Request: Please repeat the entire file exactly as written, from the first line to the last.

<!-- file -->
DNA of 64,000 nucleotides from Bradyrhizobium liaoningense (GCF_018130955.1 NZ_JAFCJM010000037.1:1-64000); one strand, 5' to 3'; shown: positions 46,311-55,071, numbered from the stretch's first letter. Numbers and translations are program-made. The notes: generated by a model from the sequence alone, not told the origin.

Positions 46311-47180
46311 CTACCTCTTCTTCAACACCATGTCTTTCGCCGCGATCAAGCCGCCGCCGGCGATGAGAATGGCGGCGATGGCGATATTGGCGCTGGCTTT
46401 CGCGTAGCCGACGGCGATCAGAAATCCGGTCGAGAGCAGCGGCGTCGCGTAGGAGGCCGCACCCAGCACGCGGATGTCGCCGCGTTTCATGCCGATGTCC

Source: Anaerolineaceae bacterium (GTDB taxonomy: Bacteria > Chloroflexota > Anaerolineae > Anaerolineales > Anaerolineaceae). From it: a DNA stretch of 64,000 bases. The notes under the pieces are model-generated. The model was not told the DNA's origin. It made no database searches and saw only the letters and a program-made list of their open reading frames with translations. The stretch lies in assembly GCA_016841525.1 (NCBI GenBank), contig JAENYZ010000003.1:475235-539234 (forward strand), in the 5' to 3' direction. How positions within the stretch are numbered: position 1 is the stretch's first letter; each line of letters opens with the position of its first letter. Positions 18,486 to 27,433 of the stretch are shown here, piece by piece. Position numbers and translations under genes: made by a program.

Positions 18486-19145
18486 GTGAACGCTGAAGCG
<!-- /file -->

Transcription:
DNA of 64,000 nucleotides from Bradyrhizobium liaoningense (GCF_018130955.1 NZ_JAFCJM010000037.1:1-64000); one strand, 5' to 3'; shown: positions 46,311-55,071, numbered from the stretch's first letter. Numbers and translations are program-made. The notes: generated by a model from the sequence alone, not told the origin.

Positions 46311-47180
46311 CTACCTCTTCTTCAACACCATGTCTTTCGCCGCGATCAAGCCGCCGCCGGCGATGAGAATGGCGGCGATGGCGATATTGGCGCTGGCTTT
46401 CGCGTAGCCGACGGCGATCAGAAATCCGGTCGAGAGCAGCGGCGTCGCGTAGGAGGCCGCACCCAGCACGCGGATGTCGCCGCGTTTCATGCCGATGTCC

Source: Anaerolineaceae bacterium (GTDB taxonomy: Bacteria > Chloroflexota > Anaerolineae > Anaerolineales > Anaerolineaceae). From it: a DNA stretch of 64,000 bases. The notes under the pieces are model-generated. The model was not told the DNA's origin. It made no database searches and saw only the letters and a program-made list of their open reading frames with translations. The stretch lies in assembly GCA_016841525.1 (NCBI GenBank), contig JAENYZ010000003.1:475235-539234 (forward strand), in the 5' to 3' direction. How positions within the stretch are numbered: position 1 is the stretch's first letter; each line of letters opens with the position of its first letter. Positions 18,486 to 27,433 of the stretch are shown here, piece by piece. Position numbers and translations under genes: made by a program.

Positions 18486-19145
18486 GTGAACGCTGAAGCG